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Zoom in on the interactive Google Map to see where the DNR plans to log in the Elwha River Watershed.

Please help us save the Elwha River Watershed from more extractive logging!

The proposed DNR timber sale named “Alley Cat” will log approximately 100 acres near the Elwha River and Little River.

Alley Cat is scheduled to be auctioned to a timber company in May 2024 and Public Lands Commissioner (and congressional representative candidate) Hilary Franz can CANCEL the auction and SAVE these forests. Please tell her to cancel “Alley Cat” NOW – (360) 902-1000 or!

Quick Links:

  • Donate to the Elwha Forest Fund – Your tax deductible donation will go directly to protect forests within the Elwha River Watershed. Earth Law Center manages the fund. 
  • Urge the Clallam County Commissioners and the DNR to pause by sending a letter!

Alley Cat

Yet another mature forest timber sale in the Elwha River Watershed

The Alley Cat timber sale would log more mature, legacy forest in the Elwha River watershed and is currently scheduled for auction in May 2024. It is very close to the Aldwell logged area and the Parched timber sale.

Alley Cat is east of the Elwha River and Highway 101, with portions in the Dry Hill mountain bike area and the rest along the Little River, a tributary of the Elwha River.

The Alley Cat timber sale includes large, mature Douglas Fir, Western Red Cedar, Western Hemlock, Grand Fir and Big Leaf Maple, with some tree trunks up to six feet across!

Alley Cat is a naturally regenerated forest with seasonal creeks, a complex understory, large snags, large wood on the forest floor and a mixed age canopy.

Elwha River Watershed

With the removal of the 2 dams on the Elwha River, there’s over a $320 million dollar effort to restore the Elwha watershed. This includes work to restore salmon access up the Elwha and its tributaries. The Power Plant and TCB23 forests are part of the watershed that feeds directly into the Elwha River.

Legacy forests play a crucial role in protecting water quality. Trees in these forests act as natural filters, removing pollutants and contaminants from the water before it reaches streams, rivers, and lakes. They also help to prevent soil erosion and sedimentation, which can clog water sources and decrease their quality. Additionally, the root systems of trees in legacy forests help to regulate water flow and reduce the risk of flooding. Cutting down these forests would impact the quality of water sources in the area.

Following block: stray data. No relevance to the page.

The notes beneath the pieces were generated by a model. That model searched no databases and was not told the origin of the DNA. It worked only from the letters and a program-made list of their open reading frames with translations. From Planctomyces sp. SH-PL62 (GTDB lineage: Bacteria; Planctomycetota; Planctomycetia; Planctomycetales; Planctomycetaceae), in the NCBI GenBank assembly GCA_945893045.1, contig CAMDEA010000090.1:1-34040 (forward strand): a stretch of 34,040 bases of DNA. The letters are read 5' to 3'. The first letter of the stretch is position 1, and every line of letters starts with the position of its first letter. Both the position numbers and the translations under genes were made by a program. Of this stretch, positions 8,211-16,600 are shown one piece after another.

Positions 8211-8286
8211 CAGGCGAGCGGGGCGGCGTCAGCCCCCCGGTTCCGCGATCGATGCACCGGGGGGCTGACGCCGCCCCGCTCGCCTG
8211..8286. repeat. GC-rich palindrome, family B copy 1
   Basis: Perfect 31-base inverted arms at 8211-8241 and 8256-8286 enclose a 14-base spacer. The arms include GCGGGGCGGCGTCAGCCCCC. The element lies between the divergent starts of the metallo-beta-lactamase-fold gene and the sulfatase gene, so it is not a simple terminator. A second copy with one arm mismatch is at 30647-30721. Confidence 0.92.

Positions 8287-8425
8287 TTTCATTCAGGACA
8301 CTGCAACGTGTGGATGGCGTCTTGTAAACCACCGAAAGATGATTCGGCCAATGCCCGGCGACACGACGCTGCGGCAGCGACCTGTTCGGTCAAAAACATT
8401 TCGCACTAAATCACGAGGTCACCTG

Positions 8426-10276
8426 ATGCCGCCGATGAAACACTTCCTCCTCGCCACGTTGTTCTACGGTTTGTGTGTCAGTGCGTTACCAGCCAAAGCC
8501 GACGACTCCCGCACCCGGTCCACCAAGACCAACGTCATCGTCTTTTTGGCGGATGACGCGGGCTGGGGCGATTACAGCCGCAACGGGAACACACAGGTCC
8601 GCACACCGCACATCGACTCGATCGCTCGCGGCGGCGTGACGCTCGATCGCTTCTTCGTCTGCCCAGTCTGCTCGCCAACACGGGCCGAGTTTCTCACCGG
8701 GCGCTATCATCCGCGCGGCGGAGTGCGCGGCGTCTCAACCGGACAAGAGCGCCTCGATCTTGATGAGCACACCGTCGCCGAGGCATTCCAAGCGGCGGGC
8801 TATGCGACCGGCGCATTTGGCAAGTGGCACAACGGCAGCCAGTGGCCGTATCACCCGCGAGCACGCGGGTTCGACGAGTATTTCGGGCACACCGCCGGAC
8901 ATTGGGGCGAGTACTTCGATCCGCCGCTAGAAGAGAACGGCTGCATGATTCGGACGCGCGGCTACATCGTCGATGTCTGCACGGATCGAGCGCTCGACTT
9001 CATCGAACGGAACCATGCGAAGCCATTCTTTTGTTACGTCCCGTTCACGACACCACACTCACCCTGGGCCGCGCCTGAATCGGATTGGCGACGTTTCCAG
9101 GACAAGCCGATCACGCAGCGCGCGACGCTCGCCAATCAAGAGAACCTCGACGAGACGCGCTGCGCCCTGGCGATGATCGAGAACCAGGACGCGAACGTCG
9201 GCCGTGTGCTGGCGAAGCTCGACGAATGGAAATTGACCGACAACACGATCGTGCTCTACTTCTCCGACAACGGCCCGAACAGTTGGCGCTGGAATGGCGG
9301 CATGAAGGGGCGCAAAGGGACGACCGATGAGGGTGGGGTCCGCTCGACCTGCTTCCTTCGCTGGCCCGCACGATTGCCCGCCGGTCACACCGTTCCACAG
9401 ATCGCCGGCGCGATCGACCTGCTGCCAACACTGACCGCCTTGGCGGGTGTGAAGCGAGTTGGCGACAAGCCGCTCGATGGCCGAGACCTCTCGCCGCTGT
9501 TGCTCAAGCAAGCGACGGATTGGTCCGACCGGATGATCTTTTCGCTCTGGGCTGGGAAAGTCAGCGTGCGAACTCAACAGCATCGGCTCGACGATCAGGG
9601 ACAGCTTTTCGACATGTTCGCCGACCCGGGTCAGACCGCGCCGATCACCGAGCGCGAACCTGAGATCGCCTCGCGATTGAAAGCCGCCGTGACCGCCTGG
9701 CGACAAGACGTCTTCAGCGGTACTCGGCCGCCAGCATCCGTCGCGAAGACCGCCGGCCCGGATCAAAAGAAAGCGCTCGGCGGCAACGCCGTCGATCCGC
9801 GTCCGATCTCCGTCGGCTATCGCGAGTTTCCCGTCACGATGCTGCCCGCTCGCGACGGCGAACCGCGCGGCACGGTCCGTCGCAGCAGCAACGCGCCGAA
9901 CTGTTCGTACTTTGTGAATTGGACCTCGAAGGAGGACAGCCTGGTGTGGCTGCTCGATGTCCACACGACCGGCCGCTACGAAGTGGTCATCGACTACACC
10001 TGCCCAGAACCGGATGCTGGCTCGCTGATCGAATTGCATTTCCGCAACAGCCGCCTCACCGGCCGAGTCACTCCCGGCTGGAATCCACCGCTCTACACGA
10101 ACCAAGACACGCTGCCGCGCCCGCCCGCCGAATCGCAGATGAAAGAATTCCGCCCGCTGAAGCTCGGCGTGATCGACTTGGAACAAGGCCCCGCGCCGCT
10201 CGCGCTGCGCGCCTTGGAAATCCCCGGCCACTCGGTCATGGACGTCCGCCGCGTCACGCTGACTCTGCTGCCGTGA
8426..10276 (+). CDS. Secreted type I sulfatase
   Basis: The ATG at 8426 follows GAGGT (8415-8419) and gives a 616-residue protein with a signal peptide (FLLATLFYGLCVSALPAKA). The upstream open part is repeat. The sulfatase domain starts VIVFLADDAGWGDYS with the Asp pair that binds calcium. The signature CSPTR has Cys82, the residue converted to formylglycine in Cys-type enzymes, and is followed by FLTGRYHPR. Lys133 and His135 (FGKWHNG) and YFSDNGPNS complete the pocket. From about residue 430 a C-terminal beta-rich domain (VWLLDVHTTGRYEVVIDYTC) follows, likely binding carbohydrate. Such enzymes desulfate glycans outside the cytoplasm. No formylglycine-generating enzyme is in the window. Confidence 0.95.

The Elwha River is the sole water supply for the City of Port Angeles and also a key source of salmon for the critically endangered southern resident orcas.

Graphic showing some of the upcoming legacy forest timber sales in the Elwha Watershed, as seen from Aldwell Unit 3.

Climate Change

Conserving mature and old-growth forests is one of the most affordable and effective tools for fighting climate change. No human-made technology can match big trees for removing and storing climate pollution. If they are logged, most of that pollution is quickly released into the atmosphere and it takes many decades or centuries for younger trees to recapture it.
We have lost most of our mature and old-growth forests across the country due to past logging. This is a serious problem because healthy mature and old-growth forests provide drinking water to communities, protect fish and wildlife, and absorb and store vast amounts of climate pollution. To protect what we have left and recover what has been lost, it is critical that we protect both mature and old-growth forests from being cut down in the future.
See the declaration from Dr. Dominick DellaSala (Chief Scientist at Wild Heritage) regarding climate aspects associated with logging on lands managed by the WA State DNR.

What can we do?

Take Action!

1. Contact your Representatives

Use the Action Network form to create an email to the DNR and the Clallam County Commissioners.

Add any of your own words & personal details to your email to make it even more effective!

2. Speak or Comment at the next Clallam County Commissioners Meeting

When: Every Tuesday @  10 am – 11:30 am 

Where: The Clallam County Courthouse, 223 E 4th St. in person OR on Zoom.

  • Use this Comment Guide
  • Enter the door with the large community kiosk in front of it. Once inside, take a left. Walk down the hallway until you get to the meeting room on your left.
  • Find zoom information in the meeting agenda here.

3. Volunteer to protect our Elwha and Legacy Forests

4. Spread the Word

  • Host a presentation in the community
  • Tell 5 friends/neighbors about the Alley Cat timber sale & pass on the actions info
  • Email if you want to help spread the word!

5. Donate

  • Donate to the Elwha Forest Fund – Your tax deductible donation will go directly to stop the “Power Plant” timber sale or to otherwise protect forests within the Elwha River Watershed. Earth Law Center manages the fund. 
6. As a bonus action, let your State and Federal representatives know that you support preserving our older forests:
State legislative representatives:
Federal legislative representatives: